Vous êtes sur la page 1sur 2

Same sex marriage history and events:

Since 1950s Church of England has struggled with different beliefs on homosexualism.

There were lots of questions, such as - should homosexualism among church members and
communion even exist? Should the church approve this or dissmiss it and think of this as a
sin? Homosexual members of communinion must they to be ignored, respected or cured,in
some way?

In the 1950s the Church of England's Moral Welfare Council was one of the major
influences that led to the setting up of the Wolfenden Commission, which supports
recommendation to abolish the law against male homosexual activity and to set the age of
homosexual consent at 21, which became law in 1967. The Church of England, while being
clear that homosexual acts were not morally right, led the call for the decriminalisation of
male homosexual acts . Cases of female homosexual acts were not mentioned.

Three reports on homosexuality were released by the Church of England between 1970 and
1989 but not all of them very published or/and official.

But The view on the issue of the Church has been expressed formally on two occasions;

First, on 1987 of November 11, the General Synod at the end of the debate
iniated by Reverend Tony Higton was agreed, that the Synod:
'...the biblical and traditional teaching on chastity and fidelity in personal relationships in a response
to God's love and in particular affirms:

that sexual intercourse is an act of total commitment which belongs properly within a permanent
married relationship;
that fornication and adultery are sins against this ideal,
that homosexual genital acts also fall short of this ideal, and are likewise to be met by a call to
repentance and the exercise of compassion;

So, it meant, that homosexualism is a sin, according to General Synod. It was thought that
allChristians are called to be exemplary in all morality spheres of life, including sexual
morals and those, who practise homosexualism is somehow immoral.

Secondly, in December of 1991, the House of Bishops published a


statement Issues in Human Sexuality (CHP 1991). This endorsed the
traditional Christian belief that the teaching of the Bible is that heterosexual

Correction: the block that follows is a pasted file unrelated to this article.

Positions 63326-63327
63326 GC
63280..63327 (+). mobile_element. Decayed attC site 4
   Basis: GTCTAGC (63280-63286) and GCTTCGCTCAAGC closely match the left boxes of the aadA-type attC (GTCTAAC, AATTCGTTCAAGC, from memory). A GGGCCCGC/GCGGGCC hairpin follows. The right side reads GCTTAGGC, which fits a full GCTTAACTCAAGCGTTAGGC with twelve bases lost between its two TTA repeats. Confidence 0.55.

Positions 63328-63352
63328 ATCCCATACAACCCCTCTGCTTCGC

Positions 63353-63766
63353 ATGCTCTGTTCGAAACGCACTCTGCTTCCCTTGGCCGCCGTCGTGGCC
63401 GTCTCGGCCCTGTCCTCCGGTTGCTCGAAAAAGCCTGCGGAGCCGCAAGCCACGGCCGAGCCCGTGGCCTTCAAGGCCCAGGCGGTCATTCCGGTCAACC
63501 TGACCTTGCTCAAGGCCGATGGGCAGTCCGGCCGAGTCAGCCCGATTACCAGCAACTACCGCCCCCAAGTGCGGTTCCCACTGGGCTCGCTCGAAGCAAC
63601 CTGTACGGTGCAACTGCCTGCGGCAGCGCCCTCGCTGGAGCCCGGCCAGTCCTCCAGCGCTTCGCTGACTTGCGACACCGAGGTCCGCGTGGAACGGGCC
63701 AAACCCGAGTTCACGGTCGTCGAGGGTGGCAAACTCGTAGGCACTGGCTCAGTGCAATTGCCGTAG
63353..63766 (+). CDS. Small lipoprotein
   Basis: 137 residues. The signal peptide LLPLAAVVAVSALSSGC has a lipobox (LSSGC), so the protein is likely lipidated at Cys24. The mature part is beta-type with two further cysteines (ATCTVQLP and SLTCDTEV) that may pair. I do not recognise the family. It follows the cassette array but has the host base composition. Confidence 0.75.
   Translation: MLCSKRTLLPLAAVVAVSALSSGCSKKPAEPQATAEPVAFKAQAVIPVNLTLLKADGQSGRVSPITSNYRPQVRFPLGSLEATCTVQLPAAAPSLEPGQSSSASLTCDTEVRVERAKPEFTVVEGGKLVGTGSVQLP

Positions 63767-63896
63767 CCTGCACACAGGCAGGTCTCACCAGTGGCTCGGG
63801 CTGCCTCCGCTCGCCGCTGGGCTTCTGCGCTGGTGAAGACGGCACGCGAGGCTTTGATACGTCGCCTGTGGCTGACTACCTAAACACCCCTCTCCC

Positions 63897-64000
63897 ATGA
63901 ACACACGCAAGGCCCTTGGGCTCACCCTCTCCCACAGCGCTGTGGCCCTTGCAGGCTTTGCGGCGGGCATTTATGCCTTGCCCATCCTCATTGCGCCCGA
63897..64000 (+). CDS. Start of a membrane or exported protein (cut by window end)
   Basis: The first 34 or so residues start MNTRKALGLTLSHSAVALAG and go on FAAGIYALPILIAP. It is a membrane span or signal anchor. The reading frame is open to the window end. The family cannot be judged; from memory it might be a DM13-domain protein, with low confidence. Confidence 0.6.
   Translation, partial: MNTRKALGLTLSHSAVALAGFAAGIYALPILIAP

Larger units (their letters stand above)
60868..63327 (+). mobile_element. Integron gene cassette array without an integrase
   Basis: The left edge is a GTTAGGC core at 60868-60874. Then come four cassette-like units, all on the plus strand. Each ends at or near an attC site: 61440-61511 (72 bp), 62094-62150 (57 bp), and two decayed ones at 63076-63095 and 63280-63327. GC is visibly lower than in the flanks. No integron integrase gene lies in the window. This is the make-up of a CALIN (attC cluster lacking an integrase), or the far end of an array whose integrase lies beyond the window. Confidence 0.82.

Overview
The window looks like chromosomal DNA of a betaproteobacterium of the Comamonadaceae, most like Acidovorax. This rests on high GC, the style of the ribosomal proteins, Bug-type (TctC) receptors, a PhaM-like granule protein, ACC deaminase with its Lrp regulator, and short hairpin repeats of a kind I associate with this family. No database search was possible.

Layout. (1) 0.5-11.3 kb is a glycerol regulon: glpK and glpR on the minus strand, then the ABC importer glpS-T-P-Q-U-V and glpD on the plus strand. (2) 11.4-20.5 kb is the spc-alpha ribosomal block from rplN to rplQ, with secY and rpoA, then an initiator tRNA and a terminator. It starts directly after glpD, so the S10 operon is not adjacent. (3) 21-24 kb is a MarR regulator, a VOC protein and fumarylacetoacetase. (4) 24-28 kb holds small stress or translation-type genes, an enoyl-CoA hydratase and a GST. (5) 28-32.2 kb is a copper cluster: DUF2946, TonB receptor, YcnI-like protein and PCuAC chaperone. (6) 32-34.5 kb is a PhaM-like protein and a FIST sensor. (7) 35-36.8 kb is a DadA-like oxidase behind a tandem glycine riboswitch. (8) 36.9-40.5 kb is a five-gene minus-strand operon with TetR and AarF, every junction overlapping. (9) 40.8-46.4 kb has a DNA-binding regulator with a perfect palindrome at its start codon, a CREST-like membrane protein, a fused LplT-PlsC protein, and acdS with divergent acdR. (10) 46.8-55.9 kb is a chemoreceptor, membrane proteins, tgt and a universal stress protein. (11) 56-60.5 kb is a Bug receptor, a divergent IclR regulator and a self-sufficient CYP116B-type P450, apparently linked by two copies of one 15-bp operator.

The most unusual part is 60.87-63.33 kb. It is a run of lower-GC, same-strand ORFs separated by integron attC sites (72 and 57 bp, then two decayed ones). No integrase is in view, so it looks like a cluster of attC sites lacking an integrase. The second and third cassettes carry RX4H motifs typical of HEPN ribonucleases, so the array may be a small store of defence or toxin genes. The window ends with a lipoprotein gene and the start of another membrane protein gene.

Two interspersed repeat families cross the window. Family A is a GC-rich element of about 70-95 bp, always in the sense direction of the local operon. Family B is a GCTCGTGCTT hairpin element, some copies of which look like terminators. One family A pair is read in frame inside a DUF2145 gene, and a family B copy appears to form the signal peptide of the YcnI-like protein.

marriage is the proper context for sexual activity between two people. It went
on declaring that human was created as heterosexual. Even then it was
impossible for the Church to come with integrity to any other conclusion.
Heterosexuality and homosexuality are not equally congruous with order of
creation or with the insights of revelation.

But on the bright side, the statement also argued that the decision of those who enter into such
relationships must be respected, and that the Church must 'not reject those who sincerely believe it
is God's call to them'.

Nevertheless, the clergy cannot claim the liberty to enter into sexually active homophile
relationships.

Anglican churches are diverse in their views, from churches which do not accept
any LGBT members, to churches which are happy to have openly LGBT, partnered, non-celibate
bishops
As a member of the Anglican Communion, the Church of England also respects the teaching
of Resolution 1.10 on Human Sexuality of the 1998 Lambeth Conference (the ten-yearly meeting
of all bishops of the Communion) which expresses the declared mind of the Anglican Communion
as a whole. During the conference different beliefs of the Church were expressed:
We must confess that we are not of one mind about homosexuality. Our variety of understanding
encompasses:
those who believe that homosexuality is a disorder, but that through the grace of Christ people can
be changed, although not without pain and struggle.
those who believe that relationships between people of the same gender should not include genital
expression, that this is the clear teaching of the Bible and of the Church universal, and that such
activity (if unrepented of) is a barrier to the Kingdom of God.
those who believe that committed homosexual relationships fall short of the biblical norm, but are
to be preferred to relationships that are anonymous and transient.
those who believe that the Church should accept and support or bless monogamous covenant
relationships between homosexual people and that they may be ordained.
It appears that the opinion of the majority of bishops were not prepared to bless same sex unions or
to ordain active homosexuals.